You and your family have made it through the lockdown. It’s finally summer and time to relax a bit. Despite all the uncertainties about returning to school in the fall, grading, testing, and how all that will affect the college admission decision, there are many items on your college application checklist that you can get going now and get done before the start of the senior year. Here are the main activities you can focus on to help your child prepare for college application and a successful, less stressful, senior year.
Narrow down college list: This is the starting point of the application process. Virtual campus events and online information sessions are not as good as actual campus visits and speaking face-to-face with college students and admission officers, but the positives are that by getting information online, you can save time and expenses and cover a lot of ground. Take advantage of the abundant online resources to narrow down the interest list to 8 to 10 colleges.
Make decision on testing: Many colleges have adopted the test-optional policy, and depending on your child’s college list, a testing decision has to be made. If strong scores are realistic, and testing is available without undue hardship, then go for it. It’s a trade off between time to prep for the test (and the other pieces of the application) and having the focus and time to ensure a strong showing in the senior year coursework.
Start filling out application forms: Get all the administrative parts of the application forms filled out. Make a list of the information you still need to gather and compile, and start working on the list.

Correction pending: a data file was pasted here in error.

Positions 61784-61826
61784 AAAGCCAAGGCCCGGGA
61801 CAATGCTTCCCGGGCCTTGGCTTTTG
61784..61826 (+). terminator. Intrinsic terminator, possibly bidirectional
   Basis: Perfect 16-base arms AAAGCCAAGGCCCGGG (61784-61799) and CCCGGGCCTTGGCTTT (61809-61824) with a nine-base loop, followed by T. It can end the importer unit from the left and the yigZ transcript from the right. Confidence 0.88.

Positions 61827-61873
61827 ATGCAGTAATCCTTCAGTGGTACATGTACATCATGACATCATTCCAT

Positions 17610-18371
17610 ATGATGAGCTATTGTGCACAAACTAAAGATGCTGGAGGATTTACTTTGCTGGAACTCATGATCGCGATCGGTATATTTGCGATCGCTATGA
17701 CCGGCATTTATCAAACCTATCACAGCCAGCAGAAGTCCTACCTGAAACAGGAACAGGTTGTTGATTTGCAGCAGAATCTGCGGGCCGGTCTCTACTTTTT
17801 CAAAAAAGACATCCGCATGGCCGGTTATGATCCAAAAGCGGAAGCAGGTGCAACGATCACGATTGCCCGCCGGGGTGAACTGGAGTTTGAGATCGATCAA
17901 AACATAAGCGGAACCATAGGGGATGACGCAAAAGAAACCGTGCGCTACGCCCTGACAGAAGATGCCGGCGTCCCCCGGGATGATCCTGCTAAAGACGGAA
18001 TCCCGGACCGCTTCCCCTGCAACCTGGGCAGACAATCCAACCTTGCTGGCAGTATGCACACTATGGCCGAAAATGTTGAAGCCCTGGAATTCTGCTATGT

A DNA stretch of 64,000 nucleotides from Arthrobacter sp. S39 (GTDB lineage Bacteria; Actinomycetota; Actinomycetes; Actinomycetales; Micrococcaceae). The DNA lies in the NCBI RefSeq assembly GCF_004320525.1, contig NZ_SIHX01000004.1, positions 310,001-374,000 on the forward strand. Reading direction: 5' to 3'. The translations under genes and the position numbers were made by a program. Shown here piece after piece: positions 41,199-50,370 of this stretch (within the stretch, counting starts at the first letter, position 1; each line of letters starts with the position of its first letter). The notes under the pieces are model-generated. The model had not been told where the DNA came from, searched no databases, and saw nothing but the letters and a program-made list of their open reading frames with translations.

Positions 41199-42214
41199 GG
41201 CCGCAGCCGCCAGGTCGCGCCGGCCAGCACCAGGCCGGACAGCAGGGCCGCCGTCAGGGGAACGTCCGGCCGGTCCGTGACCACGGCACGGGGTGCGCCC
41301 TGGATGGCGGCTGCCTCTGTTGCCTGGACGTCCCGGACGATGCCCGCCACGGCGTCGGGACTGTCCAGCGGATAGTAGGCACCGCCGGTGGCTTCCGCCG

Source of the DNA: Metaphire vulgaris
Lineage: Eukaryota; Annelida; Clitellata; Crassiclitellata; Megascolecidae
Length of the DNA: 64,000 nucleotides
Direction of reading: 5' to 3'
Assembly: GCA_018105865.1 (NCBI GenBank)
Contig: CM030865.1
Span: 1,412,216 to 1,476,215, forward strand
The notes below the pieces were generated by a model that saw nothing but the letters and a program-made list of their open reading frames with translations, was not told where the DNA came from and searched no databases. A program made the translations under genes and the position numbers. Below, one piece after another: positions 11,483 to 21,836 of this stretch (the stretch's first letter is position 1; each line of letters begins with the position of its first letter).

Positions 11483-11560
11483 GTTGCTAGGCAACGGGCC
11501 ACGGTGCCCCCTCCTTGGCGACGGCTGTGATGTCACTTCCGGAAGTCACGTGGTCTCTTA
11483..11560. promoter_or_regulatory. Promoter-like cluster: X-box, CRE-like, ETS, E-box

Take inventory of personal statements: Get an idea of how many personal statements, supplemental statements, and short answers are required. Start with the main essay for the Common App. For those applying to the UCs, start with the four UC Personal Insight Questions. Writing personal statements is a process and a journey of self-reflection. Brainstorming, choosing the right prompts, drafting, re-drafting, editing, proof-reading, and getting second opinions take a great deal of time. Your child will need the whole summer for this process.
Last but not least, form your team: The college application process is a project — one of the most important that your child will undertake. It’s also a learning experience, and your child should take ownership of it. Think about whom you would like on your team to help and the resources you might want to provide your child. Doing it well prepares your child for success in college and beyond.
For more information on the college admission process, application strategy, admission essays, and college search, visit www.guidanceeducation.com, email info@guidanceeducation, or call at (425) 998-6230.